The patch, which combines pyridoxine hydrochloride and doxylamine succinate, is intended to treat nausea and vomiting associated with pregnancy. The oral form of pyridoxine hydrochloride, Diclegis, is dosed up to four times a day.
The single-dose comparative bioavailability study enrolled nine healthy female volunteers, the company reported. The trial showed that the patch can deliver therapeutic levels of both medicines through the skin over a multi-day period and that it did so without any serious adverse events.
“We are greatly encouraged by the results of this initial Proof of Concept clinical study and believe the study clearly demonstrated the feasibility of a fixed dose combination patch containing doxylamine and pyridoxine for the treatment of nausea and vomiting of pregnancy,” chief scientific officer Donald McAfee said in prepared remarks.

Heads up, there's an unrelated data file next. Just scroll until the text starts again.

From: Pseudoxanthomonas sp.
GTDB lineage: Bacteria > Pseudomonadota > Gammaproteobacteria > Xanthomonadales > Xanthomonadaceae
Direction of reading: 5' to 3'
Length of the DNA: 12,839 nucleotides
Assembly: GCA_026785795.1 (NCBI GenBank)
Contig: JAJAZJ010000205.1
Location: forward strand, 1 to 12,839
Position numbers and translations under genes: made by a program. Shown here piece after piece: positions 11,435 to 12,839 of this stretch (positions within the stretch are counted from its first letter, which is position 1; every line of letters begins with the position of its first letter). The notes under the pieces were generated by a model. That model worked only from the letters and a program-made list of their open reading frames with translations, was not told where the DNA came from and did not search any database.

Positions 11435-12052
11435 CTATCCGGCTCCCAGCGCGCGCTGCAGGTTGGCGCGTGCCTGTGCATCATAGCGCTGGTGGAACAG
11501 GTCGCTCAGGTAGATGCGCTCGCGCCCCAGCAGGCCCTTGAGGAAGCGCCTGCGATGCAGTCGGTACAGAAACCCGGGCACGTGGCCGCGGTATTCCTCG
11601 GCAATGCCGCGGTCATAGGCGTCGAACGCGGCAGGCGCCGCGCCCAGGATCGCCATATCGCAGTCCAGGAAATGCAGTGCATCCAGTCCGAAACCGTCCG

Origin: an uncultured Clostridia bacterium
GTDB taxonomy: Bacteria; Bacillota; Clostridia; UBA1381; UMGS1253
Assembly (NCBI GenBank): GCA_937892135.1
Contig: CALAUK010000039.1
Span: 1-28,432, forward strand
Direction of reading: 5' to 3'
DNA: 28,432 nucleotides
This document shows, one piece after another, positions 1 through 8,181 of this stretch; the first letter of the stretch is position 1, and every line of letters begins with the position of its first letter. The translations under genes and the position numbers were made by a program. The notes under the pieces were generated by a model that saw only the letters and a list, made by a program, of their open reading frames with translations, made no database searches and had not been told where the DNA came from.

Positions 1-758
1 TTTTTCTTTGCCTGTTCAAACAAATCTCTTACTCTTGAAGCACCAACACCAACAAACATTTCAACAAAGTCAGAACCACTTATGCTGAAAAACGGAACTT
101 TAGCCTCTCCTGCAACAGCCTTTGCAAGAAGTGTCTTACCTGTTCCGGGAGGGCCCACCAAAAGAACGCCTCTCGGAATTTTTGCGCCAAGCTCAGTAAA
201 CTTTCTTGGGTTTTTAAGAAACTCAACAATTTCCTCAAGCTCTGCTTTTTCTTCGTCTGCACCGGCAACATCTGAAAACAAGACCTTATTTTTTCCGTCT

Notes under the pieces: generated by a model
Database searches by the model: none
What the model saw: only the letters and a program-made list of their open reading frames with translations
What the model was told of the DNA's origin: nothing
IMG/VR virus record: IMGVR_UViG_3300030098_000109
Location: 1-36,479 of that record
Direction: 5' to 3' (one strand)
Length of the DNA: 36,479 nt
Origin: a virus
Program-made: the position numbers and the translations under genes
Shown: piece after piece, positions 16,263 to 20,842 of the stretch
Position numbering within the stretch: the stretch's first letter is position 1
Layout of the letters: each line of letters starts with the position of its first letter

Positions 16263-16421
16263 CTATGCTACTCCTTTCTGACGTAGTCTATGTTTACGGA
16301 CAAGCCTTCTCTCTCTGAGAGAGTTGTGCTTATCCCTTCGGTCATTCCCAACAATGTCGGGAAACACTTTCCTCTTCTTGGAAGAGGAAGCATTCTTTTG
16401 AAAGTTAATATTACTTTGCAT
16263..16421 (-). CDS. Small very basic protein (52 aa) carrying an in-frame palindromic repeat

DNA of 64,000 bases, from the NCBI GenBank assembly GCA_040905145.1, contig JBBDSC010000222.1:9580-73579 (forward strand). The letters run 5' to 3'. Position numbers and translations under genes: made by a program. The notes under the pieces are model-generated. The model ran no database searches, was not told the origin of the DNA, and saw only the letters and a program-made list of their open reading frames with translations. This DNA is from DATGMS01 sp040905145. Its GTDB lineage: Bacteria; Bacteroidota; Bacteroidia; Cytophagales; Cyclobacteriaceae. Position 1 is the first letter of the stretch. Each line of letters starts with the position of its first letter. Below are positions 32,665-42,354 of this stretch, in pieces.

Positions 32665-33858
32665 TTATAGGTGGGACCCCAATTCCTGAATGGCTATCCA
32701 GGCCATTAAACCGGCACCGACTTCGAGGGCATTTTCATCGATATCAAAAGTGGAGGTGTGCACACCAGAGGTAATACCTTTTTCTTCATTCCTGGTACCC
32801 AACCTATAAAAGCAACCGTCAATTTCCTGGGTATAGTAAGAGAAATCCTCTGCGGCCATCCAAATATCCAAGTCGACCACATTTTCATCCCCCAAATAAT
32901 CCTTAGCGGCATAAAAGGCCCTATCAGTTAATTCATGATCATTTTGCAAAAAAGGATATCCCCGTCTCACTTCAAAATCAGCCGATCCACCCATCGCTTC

“We are very excited about the potential for this product and these initial results bring us one step closer to providing an elegant solution for pregnant women suffering from nausea and vomiting,” chairman & CEO Doug Janzen added. “We look forward to the continued advancement of this program and will be engaging with both potential partners and the FDA over the coming months.”
Aequus said it will use the study’s data to support a pre-investigational new drug submission with the FDA. The product is slated to follow a 505(b)2 new drug application pathway, the company said, which would allow Aequus to reference safety and efficacy data from the original oral tablet form of the drug.
Although Aequus retains the global rights to the program, it is on the hunt for a strategic partner to commercialize the patch in major markets.